Saddle Fitting is a Science and an Art

Saddle Fitting is a science and an art.

There are many considerations when you start fitting a saddle to both the horse and the rider.  Horses and riders change enough over their lifetimes that rarely one saddle will fit both of them for long periods of time without adjustment.   

Saddlers have been using science and art to find better ways to help saddles to fit both better and longer.

English saddle makers have made serious accommodations for shoulder movement, by keeping the points of the tree as high as possible.  While this takes care of one problem it only move the pressure of those points higher up on the horse.

In addition to these high points English saddle makers flock their saddles to the shape of the horse's back that they are building the saddle for.   The flocking still raises the rider up off of the horse many times over an inch.

Each time your horse's back changes which can be quite significant when a horse is in training, can cause your saddle not fit, slowing your progress if it is causing pain.  Also adding the expense of re-flocking your English saddle regularly ensuring your progress is not delayed.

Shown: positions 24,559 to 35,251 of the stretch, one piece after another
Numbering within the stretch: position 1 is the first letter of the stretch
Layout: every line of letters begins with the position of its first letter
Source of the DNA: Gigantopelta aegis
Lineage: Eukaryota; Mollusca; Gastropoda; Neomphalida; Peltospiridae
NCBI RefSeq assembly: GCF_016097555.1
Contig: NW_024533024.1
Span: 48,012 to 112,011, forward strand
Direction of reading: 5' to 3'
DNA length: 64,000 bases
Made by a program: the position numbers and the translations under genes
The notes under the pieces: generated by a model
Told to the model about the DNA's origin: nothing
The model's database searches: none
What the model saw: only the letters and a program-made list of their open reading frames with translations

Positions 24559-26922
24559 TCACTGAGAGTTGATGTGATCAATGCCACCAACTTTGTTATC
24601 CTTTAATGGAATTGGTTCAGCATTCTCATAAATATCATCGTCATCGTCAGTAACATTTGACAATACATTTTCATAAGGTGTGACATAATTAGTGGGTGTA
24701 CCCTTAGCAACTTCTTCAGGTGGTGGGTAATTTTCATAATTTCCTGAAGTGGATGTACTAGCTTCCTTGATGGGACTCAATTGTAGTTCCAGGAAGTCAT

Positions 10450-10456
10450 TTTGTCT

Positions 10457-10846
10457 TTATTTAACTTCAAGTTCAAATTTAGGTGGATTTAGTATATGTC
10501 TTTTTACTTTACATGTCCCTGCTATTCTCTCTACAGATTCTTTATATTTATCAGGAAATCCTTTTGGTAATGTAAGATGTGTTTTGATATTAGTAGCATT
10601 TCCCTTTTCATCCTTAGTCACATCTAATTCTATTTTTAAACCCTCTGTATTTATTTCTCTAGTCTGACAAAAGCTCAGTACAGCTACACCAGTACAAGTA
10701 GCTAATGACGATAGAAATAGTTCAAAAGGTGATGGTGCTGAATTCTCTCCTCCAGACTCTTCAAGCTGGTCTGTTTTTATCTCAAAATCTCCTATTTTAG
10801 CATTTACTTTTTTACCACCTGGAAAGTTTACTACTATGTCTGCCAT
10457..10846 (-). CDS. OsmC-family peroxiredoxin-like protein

Western saddle makers have also made many changes to their saddles to help with these shortcomings of rigid tree saddles.   Incorporating twist and flare in to the bars of the saddle have helped with the pressures exerted by a rigid tree.

Western saddles have fleece so corrective pads and shims are used to obtain a better saddle fit if it already fits adequately.   Shimming can't help a saddle that is too small for a horse fit better.

Imagine that you have a pair of boots that are beautiful and are just a little bit small for you.  Would you add any extra socks to help them fit you better? 

A saddle that is too narrow can not be made wider or to fit better with any kind of pad.

In the videos below, Cathy Tauer of Hill View Farms demonstrates and explains the science and art of Saddle Fitting.

Want to learn more about fitting your horse?

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